- Killjoy was Here features Killjoy, a man who ruins any attempt at a funny dialogue by spouting out depressing facts on global issues such as poverty.
- The Epic/Brutal Report is a two-panel comic based on the good news/bad news gag. The first panel has a teenager relaying the 'good news' to his friends, who then exclaim 'Epic!'. In the second panel, he will tell them the 'bad news', to which his friends exclaim 'Brutal!'. The 'bad news' is always extremely disproportional and/or outlandish relative to the 'good news'.
- Larry is a bespectacled man who converses with sight gags usually found in comic strips such as 'Flying Sweat' or 'Flying Feet'.
- Superhero comics, featuring superheroes with names and traits that parody superheroes in general. Examples include 'Talk-Up-His-Secret-Identity Man' and 'Garish-Skintight-Lycra-Outfit Man'.
- This Is Not A Comic Strip strips are instead metacritical deconstructions of the typical newspaper comic strip.
- Oh That <insert noun>! are parodies of the 'mischievous pet' comic strips, but with the pets replaced by stranger characters such as a wolverine or actor Matthew Modine.
- Hillbilly Bill, of The Hills is a parody of Barney Google and Snuffy Smith.
- Yuks are one-panel comics that show a character talking to others using very long dialogues.
After September 11, 2001, Bolling used the Super Fun Pak Comix format to acknowledge the events — the punchline to each one of the comics was "Terrorists destroyed the World Trade Center, killing thousands".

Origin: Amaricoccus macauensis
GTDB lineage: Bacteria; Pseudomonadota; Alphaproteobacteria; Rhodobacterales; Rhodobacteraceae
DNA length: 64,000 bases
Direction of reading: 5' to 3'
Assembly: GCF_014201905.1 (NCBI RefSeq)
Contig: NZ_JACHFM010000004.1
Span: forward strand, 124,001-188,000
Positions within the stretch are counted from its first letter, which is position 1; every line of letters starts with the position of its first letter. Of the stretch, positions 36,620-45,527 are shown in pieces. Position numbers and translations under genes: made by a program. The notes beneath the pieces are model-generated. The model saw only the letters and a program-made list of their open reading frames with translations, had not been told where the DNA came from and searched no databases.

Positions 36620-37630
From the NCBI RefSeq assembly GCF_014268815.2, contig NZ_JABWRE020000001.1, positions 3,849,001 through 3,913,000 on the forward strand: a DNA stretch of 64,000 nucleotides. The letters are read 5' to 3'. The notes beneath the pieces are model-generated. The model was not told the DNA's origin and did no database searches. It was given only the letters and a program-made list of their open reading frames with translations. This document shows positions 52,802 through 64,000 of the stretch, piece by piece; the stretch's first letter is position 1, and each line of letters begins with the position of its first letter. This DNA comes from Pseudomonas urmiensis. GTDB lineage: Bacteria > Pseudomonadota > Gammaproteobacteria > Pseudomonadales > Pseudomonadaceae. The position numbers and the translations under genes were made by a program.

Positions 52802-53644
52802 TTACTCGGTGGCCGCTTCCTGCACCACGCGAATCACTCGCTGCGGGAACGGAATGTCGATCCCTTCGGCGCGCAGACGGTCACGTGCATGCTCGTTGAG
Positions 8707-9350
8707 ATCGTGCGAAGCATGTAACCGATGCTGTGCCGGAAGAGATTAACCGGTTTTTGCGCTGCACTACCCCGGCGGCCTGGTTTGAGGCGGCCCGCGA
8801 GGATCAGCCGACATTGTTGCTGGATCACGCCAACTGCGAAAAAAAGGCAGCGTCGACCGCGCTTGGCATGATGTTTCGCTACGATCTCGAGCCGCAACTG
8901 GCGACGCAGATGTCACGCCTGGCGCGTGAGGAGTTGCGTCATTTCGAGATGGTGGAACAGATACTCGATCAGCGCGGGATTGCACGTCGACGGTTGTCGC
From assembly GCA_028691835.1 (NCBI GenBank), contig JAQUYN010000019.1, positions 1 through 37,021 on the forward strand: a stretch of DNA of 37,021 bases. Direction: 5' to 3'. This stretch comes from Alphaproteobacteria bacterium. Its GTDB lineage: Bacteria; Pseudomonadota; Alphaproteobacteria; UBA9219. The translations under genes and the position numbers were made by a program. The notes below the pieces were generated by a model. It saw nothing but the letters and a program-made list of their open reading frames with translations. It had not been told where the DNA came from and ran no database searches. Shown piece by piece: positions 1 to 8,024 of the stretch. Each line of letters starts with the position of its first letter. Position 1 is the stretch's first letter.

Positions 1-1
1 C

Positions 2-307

As Bolling recounted in an interview:
- I started "Tom the Dancing Bug" in 1990 in a small New York newspaper. It was called New York Perspectives, then it was called New York Weekly, then it was called "bankrupt." But before it went bankrupt, I was able to sell the strip to a few other papers. For seven years, I was sending packages out and following up with phone calls, trying to get editors to run the strip. I ended up selling it to about 60 newspapers [under the name Quaternary Features]. I was surprised at the success I had, especially in selling to daily newspapers. I didn't think it would be my market.
- In 1997, the Universal Press Syndicate approached me and asked if we could work together. That came at just the right time, as I was starting a more serious day job, and I was about to have my first baby. I just didn't have the time and energy to devote to the selling of the strip. I decided that whatever job they did would be better than whatever I could put forth at that time.
Three book-form collections have been published:
- 1992: Tom the Dancing Bug ISBN 0-06-096949-0
- 1997: All I Ever Needed to Know I Learned From My Golf-Playing Cats ISBN 1-56163-183-3
- 2004: Thrilling Tom the Dancing Bug Stories (oversized treasury) ISBN 0-7407-4737-1
Best Cartoon from the Association of Alternative Newsweeklies: finalist in 2001 and 2004, First Place in 2002, 2003, and 2006.
- Pikul, Corrie (2005-01-14). "The mystery man behind "Tom the Dancing Bug"". Archived from the original on 2006-07-19.
- Bolonik, Kera (2006). "The world according to Ruben Bolling".
- Manjoo, Farhad (2002), "March of the "lucky duckies"", Salon, retrieved 2010-05-13
- Bolling, Ruben (2001-09-29). "Tom the Dancing Bug Comic Strip, September 29, 2001 on GoComics.com". Tom the Dancing Bug. GoComics.com. Retrieved 13 May 2010.
- Bolling, Ruben (2010-03-22). "Salon, so long.". Retrieved 2010-03-29. "Salon.com has informed me that they have canceled Tom the Dancing Bug.... I was told that the cancellation was made because of 'severe budget constraints,' and that traffic for the comic continued to be good."
- Tom the Dancing Bug comic strips at gocomics.com
- The God-Man Fan Page collects all the strips featuring God-Man.